First off, strength training should be done before cardio, as you don't want to be fatigued when lifting weights. With increasing fatigue, your technique begins to suffer and you're more likely to get injured.
This is also why you should do compound exercises before isolation exercises, as compounds use multiple muscle groups and are therefore more difficult to perform right.
I also think you have too much isolation exercises in your program, which leads to a much too high volume. When training each muscle seperately you won't have the energy to give it your all across 52 sets.
With that said, a good beginner's full body workout should be done on 3 non-consecutive days per week and might look like this:
- Warm Up (this can be light cardio for 15min max)
- Squats/Front Squats, 3x5
- Bench Press/Overhead Press, 3x5
- Deadlift/Power Clean, 1x5
- Pullups, 3x12 (optional)
- Dumbbell Rows, 3x12 (optional)
- Cardio (running, elliptical etc.)
The warm up is more or less optional, as you'll be doing warm up sets before each compound exercise. It's good to get the core temperature up, though, and just warm up the body as a whole.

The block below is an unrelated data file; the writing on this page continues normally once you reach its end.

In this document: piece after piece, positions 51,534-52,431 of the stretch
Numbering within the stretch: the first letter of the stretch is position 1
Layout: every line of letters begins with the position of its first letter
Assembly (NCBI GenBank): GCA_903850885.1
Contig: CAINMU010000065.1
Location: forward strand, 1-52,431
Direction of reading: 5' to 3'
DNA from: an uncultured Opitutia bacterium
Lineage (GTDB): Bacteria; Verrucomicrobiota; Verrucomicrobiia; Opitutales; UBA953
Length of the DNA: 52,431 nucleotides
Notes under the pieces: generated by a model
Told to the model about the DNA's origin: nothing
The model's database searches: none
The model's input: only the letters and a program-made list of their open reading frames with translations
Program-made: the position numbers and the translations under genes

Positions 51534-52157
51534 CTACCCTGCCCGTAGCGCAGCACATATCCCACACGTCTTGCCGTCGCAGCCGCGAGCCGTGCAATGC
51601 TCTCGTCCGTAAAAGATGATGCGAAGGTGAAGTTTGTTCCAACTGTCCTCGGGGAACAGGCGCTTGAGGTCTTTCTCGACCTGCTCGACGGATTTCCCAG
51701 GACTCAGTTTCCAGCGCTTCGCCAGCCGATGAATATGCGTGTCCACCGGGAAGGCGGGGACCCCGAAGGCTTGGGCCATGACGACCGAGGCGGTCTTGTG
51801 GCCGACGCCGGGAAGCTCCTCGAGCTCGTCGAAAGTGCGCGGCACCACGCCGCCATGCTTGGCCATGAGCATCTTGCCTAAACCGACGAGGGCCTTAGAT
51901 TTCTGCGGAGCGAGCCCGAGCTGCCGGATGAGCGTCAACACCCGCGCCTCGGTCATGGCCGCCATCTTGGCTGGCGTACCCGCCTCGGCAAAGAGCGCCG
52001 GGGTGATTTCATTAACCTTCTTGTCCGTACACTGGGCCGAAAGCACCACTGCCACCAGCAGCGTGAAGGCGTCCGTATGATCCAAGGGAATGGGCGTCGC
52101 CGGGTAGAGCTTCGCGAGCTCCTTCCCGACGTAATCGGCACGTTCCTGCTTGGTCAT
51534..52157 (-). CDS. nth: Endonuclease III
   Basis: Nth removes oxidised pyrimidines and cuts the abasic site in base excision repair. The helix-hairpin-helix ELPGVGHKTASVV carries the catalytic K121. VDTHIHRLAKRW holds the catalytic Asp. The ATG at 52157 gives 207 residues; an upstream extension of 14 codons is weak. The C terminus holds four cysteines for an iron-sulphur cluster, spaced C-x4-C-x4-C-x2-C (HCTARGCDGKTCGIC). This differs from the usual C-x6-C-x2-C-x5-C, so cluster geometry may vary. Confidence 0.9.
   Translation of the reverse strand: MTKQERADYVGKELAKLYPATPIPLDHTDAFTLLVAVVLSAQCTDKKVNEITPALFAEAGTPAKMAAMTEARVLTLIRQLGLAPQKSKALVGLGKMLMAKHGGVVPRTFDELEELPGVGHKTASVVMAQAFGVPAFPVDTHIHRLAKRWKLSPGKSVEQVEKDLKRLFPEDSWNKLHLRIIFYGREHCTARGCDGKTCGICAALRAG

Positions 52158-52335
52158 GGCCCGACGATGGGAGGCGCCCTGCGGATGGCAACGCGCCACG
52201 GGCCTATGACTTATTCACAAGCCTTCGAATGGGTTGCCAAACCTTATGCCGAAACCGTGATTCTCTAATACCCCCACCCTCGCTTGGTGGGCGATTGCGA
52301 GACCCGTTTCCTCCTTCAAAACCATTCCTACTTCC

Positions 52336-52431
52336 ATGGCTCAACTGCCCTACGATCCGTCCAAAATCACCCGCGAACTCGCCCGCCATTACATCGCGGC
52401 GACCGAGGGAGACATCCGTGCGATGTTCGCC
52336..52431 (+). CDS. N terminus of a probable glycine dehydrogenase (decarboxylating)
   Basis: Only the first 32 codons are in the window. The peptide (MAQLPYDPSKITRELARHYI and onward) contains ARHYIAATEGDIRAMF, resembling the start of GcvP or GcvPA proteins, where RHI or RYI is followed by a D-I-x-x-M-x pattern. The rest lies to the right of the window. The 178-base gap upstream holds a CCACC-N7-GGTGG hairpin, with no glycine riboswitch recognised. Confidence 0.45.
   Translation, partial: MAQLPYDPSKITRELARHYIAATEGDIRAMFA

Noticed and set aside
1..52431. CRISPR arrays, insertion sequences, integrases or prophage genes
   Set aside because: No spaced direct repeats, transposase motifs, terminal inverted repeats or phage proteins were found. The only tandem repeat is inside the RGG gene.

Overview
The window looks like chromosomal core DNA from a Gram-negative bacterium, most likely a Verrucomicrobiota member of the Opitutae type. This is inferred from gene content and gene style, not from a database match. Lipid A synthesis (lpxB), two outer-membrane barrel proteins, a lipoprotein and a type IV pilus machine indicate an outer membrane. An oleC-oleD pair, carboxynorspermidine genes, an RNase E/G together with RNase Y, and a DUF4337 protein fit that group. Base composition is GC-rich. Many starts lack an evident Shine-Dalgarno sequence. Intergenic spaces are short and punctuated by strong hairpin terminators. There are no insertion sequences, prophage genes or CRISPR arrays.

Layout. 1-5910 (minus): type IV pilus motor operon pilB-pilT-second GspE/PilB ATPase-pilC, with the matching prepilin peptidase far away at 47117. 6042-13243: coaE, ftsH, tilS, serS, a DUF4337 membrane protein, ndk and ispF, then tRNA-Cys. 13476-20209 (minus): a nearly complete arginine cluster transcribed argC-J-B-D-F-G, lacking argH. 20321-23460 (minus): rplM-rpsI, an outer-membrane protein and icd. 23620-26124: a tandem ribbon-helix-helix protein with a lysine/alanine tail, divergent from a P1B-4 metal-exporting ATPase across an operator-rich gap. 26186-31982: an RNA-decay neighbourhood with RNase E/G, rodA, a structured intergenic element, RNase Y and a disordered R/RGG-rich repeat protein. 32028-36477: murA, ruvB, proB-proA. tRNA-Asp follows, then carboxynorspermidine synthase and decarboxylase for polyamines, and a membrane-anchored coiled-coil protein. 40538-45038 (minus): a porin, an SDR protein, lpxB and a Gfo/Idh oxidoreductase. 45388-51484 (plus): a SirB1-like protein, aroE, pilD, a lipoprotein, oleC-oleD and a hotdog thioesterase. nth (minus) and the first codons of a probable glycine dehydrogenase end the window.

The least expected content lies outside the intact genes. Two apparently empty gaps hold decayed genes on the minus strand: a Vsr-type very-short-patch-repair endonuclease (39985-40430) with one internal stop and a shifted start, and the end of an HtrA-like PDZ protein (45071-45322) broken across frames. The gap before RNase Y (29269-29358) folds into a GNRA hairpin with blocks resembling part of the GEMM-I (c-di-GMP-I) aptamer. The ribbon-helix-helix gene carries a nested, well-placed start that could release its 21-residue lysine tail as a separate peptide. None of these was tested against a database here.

Now, the first portion of the actual program are compound movements, which you can alternate between from workout to workout. These are the most important exercises, as they train almost your whole body and will lead to more strength (and thus muscle) most efficiently. Since you're concentrating on technique and gaining strength, 3x5 reps would be optimal, hopefully allowing you to raise weight by 2,5kg (5lbs) per workout for some weeks.
I've found that alternating reduces the repetitive strain on certain muscles/joints and also shifts the work to muscles that would otherwise be underused. (Also note this is almost the basic Starting Strength program, which I can only recommend to beginners)
The second portion are auxilliary exercises. These are used to train weak spots that the compounds didn't cover. Once you progress and notice weak spots, you can customize these to react to shortcomings (Flyes for chest, Calf Raises for calves etc.). They are done to add volume to your workout, so 3x12 reps should be good.
Cardio is last, as it's not really that important if you're already exhausted when running. I assume you're doing this to burn additional calories and increase your cardiovascular performance. Thus, as long as you're not doing a running-technique session, being tired is okay.
I can't say much about nutrition, but if you want to build muscle (lean or not) you need to have a caloric surplus (eat more than you use). While beginners are to a certain degree able to lose fat and gain muscle simultaneously, that process won't last forever and it's inefficient. With a slight caloric surplus (~500kcal) you should be able to build muscle and gain strength fast, while keeping fat gains pretty low. Just try not to gain more than 0,5kg (1lb) per week and you should be good.